I have an array of buttons. Let’s say…
And I have an array of Schmitt triggers, like:
In my main process loop, I iterate over the buttons to see if any have been clicked on using:
for (unsigned int button_id = 0; button_id < NUMBER_OF_BUTTONS; button_id++)
if (button_schmitt_triggers[button_id].process(params[BUTTONS + button_id].getValue()))
// do stuff
It’s not vitally important that button processing happens immediately. Users wouldn’t notice a very small delay.
Should I consider creating a custom button class which overrides onClick, and handling the “stuff” that happens within the onClick event instead of polling it from within the module’s main process() loop?
The Schmitt trigger logic is extremely efficient. Unless you have hundreds of buttons, I doubt this matters much. Is your goal to cut down on CPU usage in your module? I would start by commenting out different parts of your process function (even if it breaks functionality) and measure CPU usage each time. Use experimental data to identify your bottleneck. Even the best experts are often surprised when they find out what’s really slowing down their code.
This is excellent advice.
Possibly the easiest (and probably laziest) thing to do, without knowing anything about the “stuff” that gets handled, why don’t you just start by polling the buttons less regularly and seeing how this affects CPU usage? I would start with something “extreme”, like polling them only once per second, and see if that makes any difference with regards to your CPU usage. Then you could increase the frequency to see if you can get it to a point where you’re happy with the CPU usage and polling frequency.
I have always done this kind of polling at every four process calls, sometime less. It’s the single easiest thing you can do to make your stuff faster. Usually.
I was able to shave off a few CPU percentages just now by changing
return(this->step_amount * exp2(pitch_cv_input));
return(this->step_amount * rack::dsp::approxExp2_taylor5(pitch_cv_input));
This was a nice find, since that code is shared amongst most of my modules. I’m going to see if I can find any other expensive math computations!
yeah don’t call exp every sample
but really don’t call anything every sample except things which need to be sample accurate. let me echo the advice above that if your user won’t mind a 0.01 second delay in the button responding you can process or at least respond every 100 samples easily.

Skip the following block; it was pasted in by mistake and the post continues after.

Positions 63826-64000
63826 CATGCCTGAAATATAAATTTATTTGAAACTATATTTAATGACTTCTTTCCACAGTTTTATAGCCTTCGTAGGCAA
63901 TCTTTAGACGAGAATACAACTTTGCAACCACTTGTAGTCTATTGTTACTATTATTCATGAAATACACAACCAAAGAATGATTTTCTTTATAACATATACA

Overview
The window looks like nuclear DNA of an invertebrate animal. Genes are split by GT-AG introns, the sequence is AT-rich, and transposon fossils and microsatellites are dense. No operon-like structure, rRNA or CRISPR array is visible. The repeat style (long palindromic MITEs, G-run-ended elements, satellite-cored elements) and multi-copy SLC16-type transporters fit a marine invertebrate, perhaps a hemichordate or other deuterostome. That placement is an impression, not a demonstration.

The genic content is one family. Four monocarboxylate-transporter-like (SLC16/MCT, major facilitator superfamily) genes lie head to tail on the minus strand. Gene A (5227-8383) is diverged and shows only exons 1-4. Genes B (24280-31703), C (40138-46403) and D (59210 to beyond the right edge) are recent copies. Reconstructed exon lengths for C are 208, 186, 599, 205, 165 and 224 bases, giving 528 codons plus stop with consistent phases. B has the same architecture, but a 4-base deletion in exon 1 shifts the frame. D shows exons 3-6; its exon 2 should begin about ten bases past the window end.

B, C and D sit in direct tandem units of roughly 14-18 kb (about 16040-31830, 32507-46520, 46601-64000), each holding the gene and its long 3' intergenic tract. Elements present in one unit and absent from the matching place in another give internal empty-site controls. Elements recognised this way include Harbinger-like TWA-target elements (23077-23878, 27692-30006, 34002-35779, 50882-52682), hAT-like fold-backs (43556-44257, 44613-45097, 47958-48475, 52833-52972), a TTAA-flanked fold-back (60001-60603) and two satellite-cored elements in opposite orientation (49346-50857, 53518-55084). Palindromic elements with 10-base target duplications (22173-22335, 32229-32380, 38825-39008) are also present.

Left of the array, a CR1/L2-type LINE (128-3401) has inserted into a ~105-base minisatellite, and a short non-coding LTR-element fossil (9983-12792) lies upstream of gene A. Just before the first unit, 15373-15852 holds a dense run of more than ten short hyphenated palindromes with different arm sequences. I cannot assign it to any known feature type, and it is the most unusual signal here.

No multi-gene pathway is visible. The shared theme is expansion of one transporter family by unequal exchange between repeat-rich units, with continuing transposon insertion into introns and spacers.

Yes, but sooooo many plugins do everything on every sample! That one of the reasons there is an LFO in the library that clocks in at 10% CPU!
There is a short article on this that I wrote a few years ago. Most ppl seem to like it. Unfortunately my VCV stuff is no longer public, but there’s a copy here: SquinkyVCV-main/efficient-plugins.md at master · kockie69/SquinkyVCV-main · GitHub
Thanks @Squinky! I’ll read through that a little later tonight.
Good to know. If I need to, I’ll temper my module’s responses to user input. I’ll give it a shot and see if it would save any CPU.
one trick i’ve used is to run the schmidt trigger every sample but || it onto a bool
that way if your sample rate is > the open/close time you won’t miss (which is the risk if, say, you sample every second and only run the trigger every second)
so if you have something super low frequency you may want to cache the trigger or what not.
all sorts of strategies. But basically as squinty’s doc and lots of the performing modules show: don’t do stuff every sample if you don’t have to.
One thing to note - there is
dsp::BooleanTrigger for detecting bool changes of state, slightly simpler and appropriate for this use case (I think!).
Like others have said, don’t do everything every sample. A long time ago (in a vst synth) I did stuff every 8 or 16 samples… now I’ve changed it to be based on time (instead of samples).
So I’ll have some stuff fill up a buffer and deal with it when buffer is full. I’ve tried using a whole millisecond or a quarter of a millisecond for the buffer.
For triggers they are expected to be on for a whole ms. (from VCV Manual - Voltage Standards) " Trigger sources should produce 10 V with a duration of 1 ms ." So you don’t have to sample triggers every frame…
Thanks a ton for this! I had no idea that this existed.